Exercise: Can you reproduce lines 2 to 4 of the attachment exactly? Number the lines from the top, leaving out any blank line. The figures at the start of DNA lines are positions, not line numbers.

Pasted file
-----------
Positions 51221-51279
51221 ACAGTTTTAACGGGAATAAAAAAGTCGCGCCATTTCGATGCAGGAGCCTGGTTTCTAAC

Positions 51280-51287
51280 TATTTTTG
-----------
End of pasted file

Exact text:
51221 ACAGTTTTAACGGGAATAAAAAAGTCGCGCCATTTCGATGCAGGAGCCTGGTTTCTAAC

Positions 51280-51287
51280 TATTTTTG